Since its inception, we have held four ICG+P meetings with each iteration designed to highlight different themes or concepts, as well as host distinguished guest speakers and varied activities.

2012 International Conference on Gram-Positive Pathogens

2012 Program

Guest Speakers

  • Michael S. Gilmore, Harvard Medical School, Boston, MA, USA.  The Enterococci: From Gut Commensals to Leading Causes of Hospital Acquired Infection.
  • Friedrich Götz, University of Tübingen, Tübingen, Germany.  Physiology of staphylococcal biofilm and in vitrosimulation of high antibiotic resistant subpopulations.
  • Mary O'Riordan, University of Michigan Medical School, Ann Arbor, MI, USA. Surviving Intoxication: Host Responses to Membrane Damage by Gram-Positive CDC Toxins.
  •  Abraham L. Sonenshein, Ph.D.  Tufts University, Boston, MA, USA.  Integration of Metabolism and Virulence in Gram-Positive Bacteria.
  • Elaine Toumanen, St. Jude Children's Research Hospital, Memphis, TN, USA.  Pneumococcal pathogenesis: From population biology to bacterial/host interactions 

2010 International Conference on Gram-Positive Pathogens

2010 Program

Special Topic
Mechanisms of Gram-positive bacterial pathogenesis and their therapeutic implications.

Guest Speakers

  • Olaf Schneewind, University of Chicago. Advances in the use of Gram-positive virulence factors as targets for antibiotic drug discovery and vaccine development.
  • Victor Nizet, University of California, San Diego. Streptococcal disease, virulence factors and strategies to augment the host’s immune response to combat infection.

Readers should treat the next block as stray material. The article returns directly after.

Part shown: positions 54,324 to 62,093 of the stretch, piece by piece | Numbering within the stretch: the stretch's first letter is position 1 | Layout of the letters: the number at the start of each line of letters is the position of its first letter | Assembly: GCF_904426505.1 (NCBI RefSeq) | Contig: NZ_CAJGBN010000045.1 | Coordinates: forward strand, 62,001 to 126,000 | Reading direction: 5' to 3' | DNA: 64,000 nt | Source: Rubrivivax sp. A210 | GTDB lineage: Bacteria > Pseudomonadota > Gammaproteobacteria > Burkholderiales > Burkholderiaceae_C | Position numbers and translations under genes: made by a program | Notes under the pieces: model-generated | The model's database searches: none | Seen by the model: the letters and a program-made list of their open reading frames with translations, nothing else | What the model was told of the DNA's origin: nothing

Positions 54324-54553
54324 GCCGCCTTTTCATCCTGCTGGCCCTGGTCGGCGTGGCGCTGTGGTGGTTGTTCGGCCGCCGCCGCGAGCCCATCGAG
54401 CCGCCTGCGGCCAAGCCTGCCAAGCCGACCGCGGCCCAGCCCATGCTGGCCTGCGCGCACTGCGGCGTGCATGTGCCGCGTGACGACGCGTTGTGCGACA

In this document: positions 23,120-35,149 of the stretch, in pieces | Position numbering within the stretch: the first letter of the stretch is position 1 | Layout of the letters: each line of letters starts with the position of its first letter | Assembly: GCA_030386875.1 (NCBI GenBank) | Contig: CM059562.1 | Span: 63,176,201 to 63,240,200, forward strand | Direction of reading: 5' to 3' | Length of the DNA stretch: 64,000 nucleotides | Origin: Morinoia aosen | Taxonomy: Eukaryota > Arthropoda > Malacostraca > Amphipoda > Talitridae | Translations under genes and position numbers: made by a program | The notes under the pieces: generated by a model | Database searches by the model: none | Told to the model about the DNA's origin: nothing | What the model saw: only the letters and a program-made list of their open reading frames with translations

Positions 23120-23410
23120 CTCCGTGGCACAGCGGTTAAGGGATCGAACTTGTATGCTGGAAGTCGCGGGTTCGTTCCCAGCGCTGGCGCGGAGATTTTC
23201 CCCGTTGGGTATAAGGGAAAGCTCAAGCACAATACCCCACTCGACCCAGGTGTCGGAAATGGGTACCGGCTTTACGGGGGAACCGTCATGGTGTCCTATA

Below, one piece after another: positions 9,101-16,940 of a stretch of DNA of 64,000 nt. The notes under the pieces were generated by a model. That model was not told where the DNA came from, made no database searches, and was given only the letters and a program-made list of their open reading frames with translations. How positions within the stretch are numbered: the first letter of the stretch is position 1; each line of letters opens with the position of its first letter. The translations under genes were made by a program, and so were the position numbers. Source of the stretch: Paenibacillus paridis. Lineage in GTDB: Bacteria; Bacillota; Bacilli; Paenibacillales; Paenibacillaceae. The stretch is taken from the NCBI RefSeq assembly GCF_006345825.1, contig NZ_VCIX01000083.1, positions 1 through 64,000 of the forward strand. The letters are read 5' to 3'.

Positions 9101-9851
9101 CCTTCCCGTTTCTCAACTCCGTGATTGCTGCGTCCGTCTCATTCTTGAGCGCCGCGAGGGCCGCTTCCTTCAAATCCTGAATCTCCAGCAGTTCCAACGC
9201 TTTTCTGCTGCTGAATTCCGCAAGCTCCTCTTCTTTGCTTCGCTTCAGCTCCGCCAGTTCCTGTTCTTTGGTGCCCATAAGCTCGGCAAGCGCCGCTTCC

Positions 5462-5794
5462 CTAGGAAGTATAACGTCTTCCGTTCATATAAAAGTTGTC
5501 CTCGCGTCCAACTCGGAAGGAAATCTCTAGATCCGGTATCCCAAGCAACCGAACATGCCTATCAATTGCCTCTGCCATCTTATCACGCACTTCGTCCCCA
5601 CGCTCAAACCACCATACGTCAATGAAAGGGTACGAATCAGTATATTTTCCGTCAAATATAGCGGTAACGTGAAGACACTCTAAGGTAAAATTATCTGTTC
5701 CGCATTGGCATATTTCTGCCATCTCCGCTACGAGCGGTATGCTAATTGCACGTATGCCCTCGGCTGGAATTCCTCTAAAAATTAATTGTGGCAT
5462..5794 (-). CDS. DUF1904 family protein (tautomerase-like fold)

• Barbara Murray, University of Texas Health Science Center. Enterococcus pathogenesis, mechanisms of antibiotic resistance and ideas regarding circumventing these resistance determinants.
  • Richard Novick, New York University Medical Center. S. aureus virulence factor regulatory networks and approaches to abate their expression properties.

We gave six awards in the categories of poster and oral presentation to those presenters who distinguished themselves.

  Poster Presentations  Oral Presentations 
First Place Gleb Pishchany, Vanderbilt University Medical Center
Host Specificity of Staphylococcus aureus is affected by iron acquisition.
Jason Rosch, St. Jude Children's Research Hospital
Interaction between Streptococcus pneumoniae and the host: Implications for novel therapeutic strategies.
Second Place Matt Thoendel, University of Iowa
Probing the structure and function of AgrB in Staphylococcus aureus.
Ashley DuMont, New York University School of Medicine
Identification of a novel cytotoxin that contributes to Staphylococcus aureus pathogenesis.
Third Place Christelle Roux, University of Rochester
Characterization of the components of Staphylococcus aureus mRNA degradosome.
Pierre Kyme, Cedars-Sinai Medical Center & UCLA Geffen School of Medicine
C/EBP e (CCAAT/enhancer binding protein epsilon) mediates vitamin B3-enhanced clearance of Staphylococcus aureus infection.

2008 International Conference on Gram-Positive Pathogens

2008 Program

Special Topic
Antibiotic action and resistance mechanisms.

Guest Speakers

  • Alexander Tomasz, The Rockefeller University. Where resistant genes come from: the inventors and the users.
  • Debra Bessen, New York Medical College. Population biology of antibiotic resistance among group A streptococci.
  • Louis Rice, Brown University. Class A Penicillin-binging proteins and expression of b-lactam resistance in Enterococcus faecium.
  • Kim Lewis, Northeastern University. Persister cells: role in pathogenesis and mechanisms of drug tolerance.

2006 International Conference on Gram-Positive Pathogens

2006 Program

Special Topic
Virulence factor regulation.

Guest Speakers

  • Michael Caparon, Washington University. The ExPortal of Streptococcus pyogenes.
  • Theresa Koehler, The University of Texas Medical Center. Virulence gene expression by Bacillus anthracis.
  • Nancy Freitag, University of Illinois at Chicago. Regulation of the transition of Listeria monocytogenes from environmental bacterium to intracellular pathogen.
  • Steven Projan, Novartis. Antibacterial drug discovery in the 21st century: has understanding pathogenesis made a difference?